PWD Bamenda celebrated their 60th anniversary in style by winning the protracted Cameroon Cup, whose final on 13 March had been delayed by three months. Glory at the end of political wrangling and uncertainty was not new to Bamenda. They come from a conflict-ridden part of Cameroon and won their first-ever top-league title as Elite One champions in 2020 as both the Anglophone crisis and the Covid-19 pandemic were raging.
Hundreds of Bamenda fans flooded the 40 000-seat Ahmadou Ahidjo Stadium in Yaoundé for the final against Les Astres of Douala, whom they beat 1-0. This was their third attempt to win Cameroon’s major domestic cup competition, which guarantees the winners a place in the CAF Confederation Cup. Having lost to Canon Yaoundé in a frustrating 1-0 defeat in 1967 and then being thumped by Dynamo Douala in the 1979 final, this time Bamenda were calm and composed.
Abakwa Boys claimed the historic win through Herbert Chem, 19, who stepped forward when the team won a set piece and rifled the ball into the top of the net from the edge of the box.
“You can’t imagine what this means for a PWD fan like me!” said Valentine Agwu, 43, who had undertaken a 371km journey from the Northwest region to watch the final in Yaoundé. He added that “P-ton ton”, another fond way of referring to the team, “always thrive in difficult conditions”.
Bamenda earned the P-ton ton moniker – a pidgin slang term for being able to turn things around – because of the team’s reputation for resilience. Whenever they are faced with adversity, they find a way to triumph. “We have been camping for this final for eight months,” said Chem. “We have been to Yaoundé on several occasions preparing for this final.”
Abakwa Boys thrashed six-time winners Union Sportive de Douala 3-1 in July in the semifinals. But they had to wait months for the final owing to instability in the Cameroonian Football Federation (Fecafoot) as well as the country’s preparations to host the 2021 Africa Cup of Nations. Usually, the Cameroon Cup is played in December and closes the sports season.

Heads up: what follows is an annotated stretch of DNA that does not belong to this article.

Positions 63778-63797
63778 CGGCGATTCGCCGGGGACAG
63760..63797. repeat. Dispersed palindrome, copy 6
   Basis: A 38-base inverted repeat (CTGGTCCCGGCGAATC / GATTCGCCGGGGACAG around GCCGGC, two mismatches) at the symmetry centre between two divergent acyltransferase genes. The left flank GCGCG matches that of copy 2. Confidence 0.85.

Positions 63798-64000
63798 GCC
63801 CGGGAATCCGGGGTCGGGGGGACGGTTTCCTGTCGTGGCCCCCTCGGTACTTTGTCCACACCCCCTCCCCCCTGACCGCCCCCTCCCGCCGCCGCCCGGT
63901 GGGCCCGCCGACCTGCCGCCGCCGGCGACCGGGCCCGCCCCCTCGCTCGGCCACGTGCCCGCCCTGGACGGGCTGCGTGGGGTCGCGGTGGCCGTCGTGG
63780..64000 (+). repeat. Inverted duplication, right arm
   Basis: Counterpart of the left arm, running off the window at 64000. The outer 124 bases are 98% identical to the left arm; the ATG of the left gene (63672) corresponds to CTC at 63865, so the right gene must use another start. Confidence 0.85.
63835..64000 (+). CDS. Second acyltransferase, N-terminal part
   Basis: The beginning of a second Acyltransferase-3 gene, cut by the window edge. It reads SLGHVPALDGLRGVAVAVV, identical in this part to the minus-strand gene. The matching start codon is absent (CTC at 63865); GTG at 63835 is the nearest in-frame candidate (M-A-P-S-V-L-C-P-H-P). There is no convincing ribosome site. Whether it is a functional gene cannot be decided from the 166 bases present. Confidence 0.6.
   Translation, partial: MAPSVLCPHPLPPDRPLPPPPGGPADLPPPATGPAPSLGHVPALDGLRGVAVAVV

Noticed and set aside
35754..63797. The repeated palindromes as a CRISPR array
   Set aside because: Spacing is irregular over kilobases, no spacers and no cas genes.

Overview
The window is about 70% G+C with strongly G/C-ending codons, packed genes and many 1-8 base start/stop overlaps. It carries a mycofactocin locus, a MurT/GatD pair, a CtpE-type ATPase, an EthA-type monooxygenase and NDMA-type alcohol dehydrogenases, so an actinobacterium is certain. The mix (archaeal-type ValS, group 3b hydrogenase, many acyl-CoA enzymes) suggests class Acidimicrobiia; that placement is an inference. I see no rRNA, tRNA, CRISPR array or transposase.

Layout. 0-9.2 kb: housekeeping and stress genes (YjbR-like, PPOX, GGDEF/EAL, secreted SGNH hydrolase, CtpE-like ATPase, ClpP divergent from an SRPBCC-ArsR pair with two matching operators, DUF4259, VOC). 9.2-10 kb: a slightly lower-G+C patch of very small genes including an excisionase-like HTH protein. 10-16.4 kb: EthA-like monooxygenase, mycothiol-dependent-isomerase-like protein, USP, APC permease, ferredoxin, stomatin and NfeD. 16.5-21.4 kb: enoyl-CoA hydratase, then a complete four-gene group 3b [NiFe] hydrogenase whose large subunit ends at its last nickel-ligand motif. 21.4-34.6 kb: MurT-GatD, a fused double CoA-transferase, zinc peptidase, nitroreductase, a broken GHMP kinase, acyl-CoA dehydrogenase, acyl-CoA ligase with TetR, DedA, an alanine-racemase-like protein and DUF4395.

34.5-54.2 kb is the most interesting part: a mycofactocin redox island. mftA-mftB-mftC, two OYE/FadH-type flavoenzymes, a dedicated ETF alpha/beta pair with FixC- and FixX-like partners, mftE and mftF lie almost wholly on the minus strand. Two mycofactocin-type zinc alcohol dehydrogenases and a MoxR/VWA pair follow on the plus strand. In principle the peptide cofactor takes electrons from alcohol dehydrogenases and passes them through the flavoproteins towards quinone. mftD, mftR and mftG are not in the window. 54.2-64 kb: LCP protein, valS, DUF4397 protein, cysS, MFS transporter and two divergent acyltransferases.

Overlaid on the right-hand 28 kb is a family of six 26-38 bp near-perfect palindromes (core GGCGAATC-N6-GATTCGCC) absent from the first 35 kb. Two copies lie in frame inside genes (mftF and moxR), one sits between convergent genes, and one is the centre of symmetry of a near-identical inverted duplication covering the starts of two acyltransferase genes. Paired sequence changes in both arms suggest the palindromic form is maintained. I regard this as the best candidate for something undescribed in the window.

The instability in Fecafoot saw Samuel Eto’o elected president on 11 December against incumbent Seidou Mbombo Njoya after a long electoral process that started in July. Then the Afcon preparation dominated the country’s focus.
Kouamo Arnold, a sports journalist in the Northwest region who is close to the team, remembers the many trips Bamenda made to Yaoundé for the final, only for it to be postponed. “I travelled with the team three times in their five attempts to play the final. I could see frustration in the eyes of the management because it was not easy to transport the delegation,” he said.
Finally winning the trophy on the sixth attempt pleased the fans, including Anglophone elites who turned out at the stadium. Importantly, it also healed the wounds of 1979 for someone like Joseph Agwa, who was in his late twenties when he lost the trophy as a goalkeeper.
“I could not come out of the house for one week after Dynamo beat us,” he said. “It was really disappointing to lose because we were so confident.” But at last Agwa, now 70, got to put his hand on the trophy. “I am very happy because my children have finally brought it home.”
The trophy was paraded in Bamenda, the Northwest region’s capital, which is always on high alert because of the protracted Anglophone crisis.
Emmanuel Batoko, former executive president of Bamenda who joined the club shortly after the 1979 cup failure, knows well the power that the Abakwa Boys have in the Northwest region. “Whenever PWD won a game, the whole of Bamenda and the rest of the Northwest celebrated. The club is in the hearts of many fans and they will always strive to do their best to lift the team,” he said.
The support the club receives from the region was evident when 114 people came together to buy the club a new bus after their old one caught fire in March last year en route to Yaoundé for a league game. The handover ceremony took place two days before the final.
While this success brought joy to the region, it also amplified the calls for it to have its own stadium. The Northwest is one of the unfortunate five in Cameroon’s 10 regions not to have a standard football pitch. This is despite the country having about 30 football stadiums and training centres. The region has two teams in the Elite One and another two in division two.
“Where PWD trains is a dusty field that doesn’t even have standard football goal poles,” Arnold said.
“They can’t even train there in the morning because it is owned by a school, so they always train in the evening. Things have been so since 2016 when Fecafoot started renovating the Bamenda Municipal Stadium.”
Reconstruction of the latter started in March 2016 but was halted a few months later because Fecafoot, under then-president Tombi à Roko Sidiki, couldn’t pay construction company Prime Potomac. The company took Fecafoot to court and there were still no signs of the work resuming when Njoya took power in 2018.
Completing the stadium, which can seat 2 600 fans, is part of Eto’o’s plans to build Fecafoot-owned stadiums in areas that need them in Cameroon. But for now Bamenda, alongside top-tier side Yong Sports Academy and division two clubs Bafut Rangers and Foncha Street, will continue to train on dusty and sometimes muddy grounds. Despite this and all the other hardships they have faced, Bamenda manage to rise above their challenges to succeed.